A lack of focus makes it nearly impossible to be productive and get things done around the house. Even more, a lack of focus keeps us from fully investing in what (and who) is important to us!

10. Clutter Affects Your Ability to Process

Did you know that clutter actually makes you inefficient at processing visual information? Seeing the clutter all around us literally causes visual overload.

According to Susan Krauss Whitbourne, Ph.D. in her article on Psychology Today, “it’s actually harder to read people’s feelings when your visual surroundings are filled with random stimuli.”

How quickly and accurately we process visual information decreases when we are surrounded by clutter. It makes sense. Too much around us distracts us and keeps us from focusing as much as we need to in order to mentally process well.

11. Clutter Can Lead to Anxiety

It’s no surprise, then, that clutter can actually lead to anxiety. Clutter can leave us overwhelmed, nervous, and anxious. Left unchecked, it can actually increase our heart rate and leave us breathing heavily (both signs of anxiety).

Many of the negative effects of clutter that I’ve mentioned already are actually symptoms of anxiety! A lack of energy, trouble concentrating, excessive worrying, and avoiding places that trigger anxiety, are all symptoms of anxiety, according to the Mayo Clinic.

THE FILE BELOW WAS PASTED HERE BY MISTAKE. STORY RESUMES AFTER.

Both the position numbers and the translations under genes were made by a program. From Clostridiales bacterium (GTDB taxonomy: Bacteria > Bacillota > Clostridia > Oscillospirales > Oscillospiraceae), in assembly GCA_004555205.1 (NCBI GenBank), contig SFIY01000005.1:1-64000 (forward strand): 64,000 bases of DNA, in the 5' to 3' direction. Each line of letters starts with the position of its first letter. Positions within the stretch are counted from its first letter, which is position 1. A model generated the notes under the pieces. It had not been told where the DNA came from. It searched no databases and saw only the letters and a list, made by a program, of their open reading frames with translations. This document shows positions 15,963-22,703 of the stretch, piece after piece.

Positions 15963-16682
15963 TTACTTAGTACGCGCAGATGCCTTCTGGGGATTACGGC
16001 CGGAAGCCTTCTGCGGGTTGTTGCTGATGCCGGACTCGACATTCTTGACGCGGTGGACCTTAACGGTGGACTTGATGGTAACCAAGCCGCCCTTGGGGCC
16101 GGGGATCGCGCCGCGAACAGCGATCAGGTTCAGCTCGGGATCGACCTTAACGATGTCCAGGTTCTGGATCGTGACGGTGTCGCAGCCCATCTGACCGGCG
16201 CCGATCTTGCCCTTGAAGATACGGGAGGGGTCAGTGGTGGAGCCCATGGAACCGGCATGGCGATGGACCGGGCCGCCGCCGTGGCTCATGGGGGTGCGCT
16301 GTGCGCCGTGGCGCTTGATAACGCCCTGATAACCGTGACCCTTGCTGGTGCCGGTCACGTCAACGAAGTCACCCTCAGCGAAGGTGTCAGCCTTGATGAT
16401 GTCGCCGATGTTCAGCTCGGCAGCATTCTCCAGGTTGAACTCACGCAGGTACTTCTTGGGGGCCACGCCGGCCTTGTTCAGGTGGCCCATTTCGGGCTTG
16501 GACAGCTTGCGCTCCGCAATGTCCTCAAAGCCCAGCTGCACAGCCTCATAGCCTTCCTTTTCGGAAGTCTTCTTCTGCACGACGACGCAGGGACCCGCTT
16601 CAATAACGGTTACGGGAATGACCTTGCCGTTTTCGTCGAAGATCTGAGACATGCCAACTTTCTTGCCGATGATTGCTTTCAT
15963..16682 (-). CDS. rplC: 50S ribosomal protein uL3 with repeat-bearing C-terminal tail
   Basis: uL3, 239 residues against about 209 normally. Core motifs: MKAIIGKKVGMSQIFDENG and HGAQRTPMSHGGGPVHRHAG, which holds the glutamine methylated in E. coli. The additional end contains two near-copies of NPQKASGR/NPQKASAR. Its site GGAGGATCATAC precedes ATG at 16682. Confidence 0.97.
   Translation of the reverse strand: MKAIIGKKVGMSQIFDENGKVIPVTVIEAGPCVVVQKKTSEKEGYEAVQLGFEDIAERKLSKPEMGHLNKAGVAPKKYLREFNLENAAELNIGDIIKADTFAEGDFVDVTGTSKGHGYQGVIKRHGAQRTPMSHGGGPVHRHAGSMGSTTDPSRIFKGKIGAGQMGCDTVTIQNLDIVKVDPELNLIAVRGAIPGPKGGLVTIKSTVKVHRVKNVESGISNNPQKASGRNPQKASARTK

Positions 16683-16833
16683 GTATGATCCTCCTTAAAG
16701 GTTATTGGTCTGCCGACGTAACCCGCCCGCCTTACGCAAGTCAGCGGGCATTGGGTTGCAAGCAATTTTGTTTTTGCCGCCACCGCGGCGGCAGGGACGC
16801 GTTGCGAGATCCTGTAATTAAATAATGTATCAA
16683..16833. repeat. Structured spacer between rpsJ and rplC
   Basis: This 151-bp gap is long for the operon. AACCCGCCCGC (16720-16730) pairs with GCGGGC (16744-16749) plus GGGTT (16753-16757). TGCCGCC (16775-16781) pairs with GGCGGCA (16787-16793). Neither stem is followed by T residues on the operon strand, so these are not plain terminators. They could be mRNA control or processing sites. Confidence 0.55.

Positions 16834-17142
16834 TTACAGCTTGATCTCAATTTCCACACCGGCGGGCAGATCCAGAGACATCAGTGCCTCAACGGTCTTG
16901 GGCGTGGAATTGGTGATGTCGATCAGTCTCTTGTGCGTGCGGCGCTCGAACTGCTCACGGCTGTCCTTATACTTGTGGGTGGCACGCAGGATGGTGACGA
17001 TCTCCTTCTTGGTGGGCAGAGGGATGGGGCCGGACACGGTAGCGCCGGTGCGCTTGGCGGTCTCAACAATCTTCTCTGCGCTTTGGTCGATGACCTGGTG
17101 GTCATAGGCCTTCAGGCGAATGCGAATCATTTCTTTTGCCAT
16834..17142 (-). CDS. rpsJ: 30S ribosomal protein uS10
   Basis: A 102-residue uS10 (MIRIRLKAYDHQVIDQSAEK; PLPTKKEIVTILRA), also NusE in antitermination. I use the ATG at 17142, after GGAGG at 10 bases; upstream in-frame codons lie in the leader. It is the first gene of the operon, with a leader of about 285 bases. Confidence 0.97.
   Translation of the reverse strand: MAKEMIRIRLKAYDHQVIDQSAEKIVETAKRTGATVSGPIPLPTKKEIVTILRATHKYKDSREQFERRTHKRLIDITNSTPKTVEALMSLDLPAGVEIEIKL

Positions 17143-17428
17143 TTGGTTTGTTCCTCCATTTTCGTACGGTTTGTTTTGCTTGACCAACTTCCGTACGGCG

If you’re thinking, my house gives me anxiety!, it’s time to make some changes so that your home becomes the sanctuary it was meant to be for you.

12. Clutter Can Breed a Lack of Self-Control

Beyond the negative effects of clutter on our feelings and thoughts, it can can ultimately affect our behaviors. Much of the time it’s actually our unhealthy thoughts and feelings that lead to unhealthy behaviors.

Because of this, consistently feeling inadequate or out of control is the perfect breeding ground for a lack of self-control. We may feel that nothing will every change so why even try, leading to more self-destructive behaviors.

13. Clutter Encourages Unhealthy Eating